Biology Professor Pushes Panic Button over Possible Romney VP Pick
Biology professor and textbook author Kenneth Miller, a prominent Darwin defender, is worried that Mitt Romney may be considering Louisiana governor Bobby Jindal for the Republican VP spot. That, says Miller over at Slate, would be a terrible idea because Jindal "promotes creationist nonsense in schools."
How so? In 2009, Jindal signed the Louisiana Science Education Act (LSEA) into law which, according to Miller, is a "thinly veiled attempt to allow creationism into the science classrooms of his state."
How does this relate to presidential politics? Because, for one, sneaking creationism into public schools would be an unconstitutional thing for a governor to do, but particularly foolish if you happen to govern Louisiana.
In 1987, the U.S. Supreme Court said in Edwards v. Aguillard that the Establishment Clause of the First Amendment bars state promotion of creationism -- a form of religion -- in public high school biology class. Recently feted at Stanford Law for its public impact, Edwards is a big church-state separation case. It centered on a Louisiana statute that promoted creationism. The statute was struck down as a form of state establishment of religion.
Now, what are the odds that that no one in the governor's office considered Edwards before the LSEA signing ceremony, if only to make sure the LSEA wasn't a redo of the earlier creationist law? Passing clearly unconstitutional law -- again -- would be gubernatorial malpractice. At the very least, it's an inadvisable path to reelection, and even less to be recommended if you're interested in occupying the VP's office in the West Wing.
The more likely story is that the LSEA is not in fact intended by Jindal at all to "promote creationist nonsense in schools" in violation of Edwards, as Miller suggests. Rather, by its plain language the LSEA encourages critical thinking in science class, not unlike the academic freedom law passed in Tennessee earlier this year, while expressly disclaiming protection for any form of religious instruction. The law's rationale holds that inquiry, the name for an increasingly popular approach to instruction, is a useful skill and attitude, better for students than simply memorizing science "facts." We have discussed this here in the past.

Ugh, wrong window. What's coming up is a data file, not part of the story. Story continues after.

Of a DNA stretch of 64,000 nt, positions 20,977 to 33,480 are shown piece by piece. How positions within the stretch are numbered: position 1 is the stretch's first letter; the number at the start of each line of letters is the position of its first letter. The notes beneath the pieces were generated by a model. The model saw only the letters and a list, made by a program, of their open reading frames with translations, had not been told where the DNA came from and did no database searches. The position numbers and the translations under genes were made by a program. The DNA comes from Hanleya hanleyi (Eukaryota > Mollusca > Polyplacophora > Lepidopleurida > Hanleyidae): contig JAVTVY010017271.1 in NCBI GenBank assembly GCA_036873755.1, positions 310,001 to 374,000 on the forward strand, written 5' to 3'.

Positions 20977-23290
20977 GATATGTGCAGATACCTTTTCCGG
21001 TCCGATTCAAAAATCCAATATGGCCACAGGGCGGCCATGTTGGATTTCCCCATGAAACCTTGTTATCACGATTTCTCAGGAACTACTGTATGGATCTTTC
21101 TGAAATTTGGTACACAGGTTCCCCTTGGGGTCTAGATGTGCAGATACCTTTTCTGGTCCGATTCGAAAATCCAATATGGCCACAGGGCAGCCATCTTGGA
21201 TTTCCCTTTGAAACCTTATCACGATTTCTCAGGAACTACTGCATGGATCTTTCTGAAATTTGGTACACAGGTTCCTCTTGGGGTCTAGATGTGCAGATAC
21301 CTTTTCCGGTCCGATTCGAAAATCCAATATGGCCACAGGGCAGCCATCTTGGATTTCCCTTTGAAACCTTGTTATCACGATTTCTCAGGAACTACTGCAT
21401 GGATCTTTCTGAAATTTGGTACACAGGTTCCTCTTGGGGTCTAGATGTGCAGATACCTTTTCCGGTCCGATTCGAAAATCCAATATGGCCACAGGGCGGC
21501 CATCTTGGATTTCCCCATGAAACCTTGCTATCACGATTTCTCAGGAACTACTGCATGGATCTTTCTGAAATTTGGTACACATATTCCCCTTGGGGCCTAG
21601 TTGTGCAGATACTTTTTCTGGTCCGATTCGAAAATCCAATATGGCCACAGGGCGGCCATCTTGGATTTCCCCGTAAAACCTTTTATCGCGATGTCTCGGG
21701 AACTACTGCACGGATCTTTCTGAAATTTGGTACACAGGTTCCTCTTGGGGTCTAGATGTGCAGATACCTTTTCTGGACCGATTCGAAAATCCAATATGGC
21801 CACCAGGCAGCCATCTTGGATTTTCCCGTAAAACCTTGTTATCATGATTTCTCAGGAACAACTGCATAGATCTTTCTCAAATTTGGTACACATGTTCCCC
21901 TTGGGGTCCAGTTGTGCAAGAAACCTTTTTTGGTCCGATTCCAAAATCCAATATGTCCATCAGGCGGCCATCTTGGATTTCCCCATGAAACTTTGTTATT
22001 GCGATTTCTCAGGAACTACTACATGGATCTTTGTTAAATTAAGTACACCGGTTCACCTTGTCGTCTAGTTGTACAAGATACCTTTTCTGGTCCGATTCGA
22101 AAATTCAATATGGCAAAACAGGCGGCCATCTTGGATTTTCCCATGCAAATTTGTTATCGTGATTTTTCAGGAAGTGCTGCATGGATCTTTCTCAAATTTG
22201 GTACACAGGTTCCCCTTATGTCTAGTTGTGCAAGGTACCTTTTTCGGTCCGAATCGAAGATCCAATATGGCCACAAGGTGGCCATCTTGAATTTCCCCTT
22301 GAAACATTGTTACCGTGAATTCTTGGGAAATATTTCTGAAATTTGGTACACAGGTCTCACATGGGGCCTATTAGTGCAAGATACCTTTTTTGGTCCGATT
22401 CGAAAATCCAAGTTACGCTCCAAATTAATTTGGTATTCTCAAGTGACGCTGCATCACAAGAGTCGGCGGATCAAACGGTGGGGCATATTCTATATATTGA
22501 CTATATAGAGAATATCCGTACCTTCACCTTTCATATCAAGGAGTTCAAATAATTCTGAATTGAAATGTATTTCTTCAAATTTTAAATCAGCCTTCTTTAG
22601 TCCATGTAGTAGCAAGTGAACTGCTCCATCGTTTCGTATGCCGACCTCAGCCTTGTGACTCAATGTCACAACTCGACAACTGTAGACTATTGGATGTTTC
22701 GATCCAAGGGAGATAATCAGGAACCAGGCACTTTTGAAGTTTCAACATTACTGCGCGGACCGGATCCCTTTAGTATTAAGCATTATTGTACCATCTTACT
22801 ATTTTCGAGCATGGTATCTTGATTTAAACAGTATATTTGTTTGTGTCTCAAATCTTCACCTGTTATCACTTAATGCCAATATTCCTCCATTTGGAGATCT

But don't take my word. Read the text of the LSEA for yourself.
Â§285.1. Science education; development of critical thinking skillsPut yourself in the shoes of a Louisiana teacher, or anyone else who can read English. Would you find legislative safe harbor in the text above for teaching religion in science class? No? Congratulations. You read better than a certain well-known biology textbook author (one with a vested interest in maintaining the non-inquiry status quo).
A. This Section shall be known and may be cited as the "Louisiana Science Education Act."
B. (1) The State Board of Elementary and Secondary Education, upon request of a city, parish, or other local public school board, shall allow and assist teachers, principals, and other school administrators to create and foster an environment within public elementary and secondary schools that promotes critical thinking skills, logical analysis, and open and objective discussion of scientific theories being studied including, but not limited to, evolution, the origins of life, global warming, and human cloning.
(2) Such assistance shall include support and guidance for teachers regarding effective ways to help students understand, analyze, critique, and objectively review scientific theories being studied, including those enumerated in Paragraph (1) of this Subsection.
C. A teacher shall teach the material presented in the standard textbook supplied by the school system and thereafter may use supplemental textbooks and other instructional materials to help students understand, analyze, critique, and review scientific theories in an objective manner, as permitted by the city, parish, or other local public school board unless otherwise prohibited by the State Board of Elementary and Secondary Education.
D. This Section shall not be construed to promote any religious doctrine, promote discrimination for or against a particular set of religious beliefs, or promote discrimination for or against religion or nonreligion.
E. The State Board of Elementary and Secondary Education and each city, parish, or other local public school board shall adopt and promulgate the rules and regulations necessary to implement the provisions of this Section prior to the beginning of the 2008-2009 school year.
If, however, you continue to suffer from acute Darwin Alarmism, then you probably need a vacation, and maybe a little good news on the science education front. I can help with the latter:
Whatever individual LSEA lawmakers may have intended by the LSEA, if a teacher teaches religion in science class, the LSEA will not shelter such conduct from constitutional challenge. To follow the LSEA, and to be protected by it, means to avoid the promotion of religion in science class.
And that's the sort of science education law and policy everyone can, or ought to, get behind.